James: For me, the lyric is the most important thing, because that’s where the soul is for me, and that’s where the heart of the song is. And I find if I’ve got a lyric that I can work around, it works much better because if I’ve got the music and then I start to write lyrics, I find myself in that thing of saying, “Well, I have to get something that rhymes or scans.” And I think then you end up writing something, or one can end up writing something that perhaps doesn’t actually mean anything because all it means is that it rhymes or it scans.

Peter: Which can be OK too.

James: Yeah, but not for me, man.

Peter: No, no, but I mean everything means something.

James: There’s that phrase. I remember working with someone in a songwriting workshop over here. One of the guys said, “It doesn’t matter what the lyrics say. They don’t mean anything so long as it sounds vaguely poetic.” And that, for me, is a complete no-no. That’s like a punch in the gut. Songwriting is such a precious and such a joyful thing to be able to do for a living. There’s no way I could hand out something just because it just sounded vaguely poetic. That’s just using the rhythm and the melody of the words as a melody, as another instrument. And for me, the lyric is more important than just another instrument.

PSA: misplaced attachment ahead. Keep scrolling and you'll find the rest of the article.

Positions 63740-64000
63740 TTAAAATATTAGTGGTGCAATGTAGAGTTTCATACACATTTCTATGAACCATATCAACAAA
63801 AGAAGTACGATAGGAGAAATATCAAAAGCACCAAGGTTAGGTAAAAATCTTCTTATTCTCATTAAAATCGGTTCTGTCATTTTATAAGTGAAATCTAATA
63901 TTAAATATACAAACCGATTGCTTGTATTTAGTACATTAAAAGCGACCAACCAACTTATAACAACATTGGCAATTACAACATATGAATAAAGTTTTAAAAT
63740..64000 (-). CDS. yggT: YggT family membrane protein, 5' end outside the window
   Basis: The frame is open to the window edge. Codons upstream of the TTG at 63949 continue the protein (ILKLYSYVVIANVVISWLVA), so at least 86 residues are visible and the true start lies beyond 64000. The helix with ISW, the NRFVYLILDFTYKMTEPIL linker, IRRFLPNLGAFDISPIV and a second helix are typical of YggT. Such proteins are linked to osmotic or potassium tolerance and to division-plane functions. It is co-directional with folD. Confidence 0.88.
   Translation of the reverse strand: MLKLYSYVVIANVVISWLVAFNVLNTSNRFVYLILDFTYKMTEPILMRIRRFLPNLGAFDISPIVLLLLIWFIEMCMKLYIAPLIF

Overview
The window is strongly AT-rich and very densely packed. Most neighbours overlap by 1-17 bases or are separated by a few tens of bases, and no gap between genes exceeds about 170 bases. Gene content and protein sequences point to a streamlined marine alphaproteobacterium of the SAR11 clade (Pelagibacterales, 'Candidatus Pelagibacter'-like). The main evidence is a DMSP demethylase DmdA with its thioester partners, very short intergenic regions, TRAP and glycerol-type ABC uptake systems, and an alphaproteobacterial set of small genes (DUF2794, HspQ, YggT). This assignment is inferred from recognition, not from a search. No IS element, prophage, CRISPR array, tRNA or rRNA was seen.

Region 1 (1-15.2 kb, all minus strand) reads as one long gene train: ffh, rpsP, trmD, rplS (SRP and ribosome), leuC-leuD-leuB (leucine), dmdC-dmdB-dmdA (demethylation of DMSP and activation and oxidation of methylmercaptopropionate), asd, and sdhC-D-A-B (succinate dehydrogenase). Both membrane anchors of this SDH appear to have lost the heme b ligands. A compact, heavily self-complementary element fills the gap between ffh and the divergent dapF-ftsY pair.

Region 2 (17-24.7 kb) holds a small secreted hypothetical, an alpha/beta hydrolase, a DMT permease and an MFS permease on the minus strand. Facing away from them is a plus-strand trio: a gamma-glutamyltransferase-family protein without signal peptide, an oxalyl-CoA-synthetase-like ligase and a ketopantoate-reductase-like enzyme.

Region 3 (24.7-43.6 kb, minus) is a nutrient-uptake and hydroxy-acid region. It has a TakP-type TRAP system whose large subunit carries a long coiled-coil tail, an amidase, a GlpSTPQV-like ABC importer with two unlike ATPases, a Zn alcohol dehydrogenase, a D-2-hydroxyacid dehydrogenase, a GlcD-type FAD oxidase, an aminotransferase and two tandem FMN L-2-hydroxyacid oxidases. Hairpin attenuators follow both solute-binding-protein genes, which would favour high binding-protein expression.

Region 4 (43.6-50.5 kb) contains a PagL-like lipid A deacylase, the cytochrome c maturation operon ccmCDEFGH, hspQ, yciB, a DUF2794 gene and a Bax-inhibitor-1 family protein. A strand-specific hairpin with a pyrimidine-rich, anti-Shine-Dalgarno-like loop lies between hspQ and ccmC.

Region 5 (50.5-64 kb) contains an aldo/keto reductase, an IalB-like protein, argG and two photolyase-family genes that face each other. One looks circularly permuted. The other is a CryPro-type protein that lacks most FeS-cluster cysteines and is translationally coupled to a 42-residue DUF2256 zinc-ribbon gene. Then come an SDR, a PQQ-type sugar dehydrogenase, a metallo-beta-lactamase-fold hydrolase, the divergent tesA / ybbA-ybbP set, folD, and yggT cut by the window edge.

Peter: But a lot of people do that, of course. And I guess the thing to be said for that is that people can put their own emotions into it. If it is vaguely poetic, they might feel it. I think there’s a lot of good songs that are crafted as a hack. I think it can still be a very powerful song. But I think often when people say that, that they do something vaguely poetic, I think everyone reaches from somewhere. You might have some emotion you have buried somewhere that you use, or some experience that you use. It all filters through.

James: I guess even in the people going for the vaguely poetic, I suppose they’re all drawing on something from their past. You’re probably right. Maybe I should make my next album just vaguely poetic.

Peter: It’s a good title, actually.

James: Vaguely Poetic.

(Photo Credit: Nadja Hallstrom)

James Yorkston is a Scottish singer-songwriter who recently released his tenth album for Domino Records, The Wide, Wide River. Yorkston has worked with a wealth of talent over his prolific two-decade career, including Four Tet, Alexis Taylor, KT Tunstall, Rustin Man, Simon Raymonde, and many others.

(Photo Credit: Ren Rox)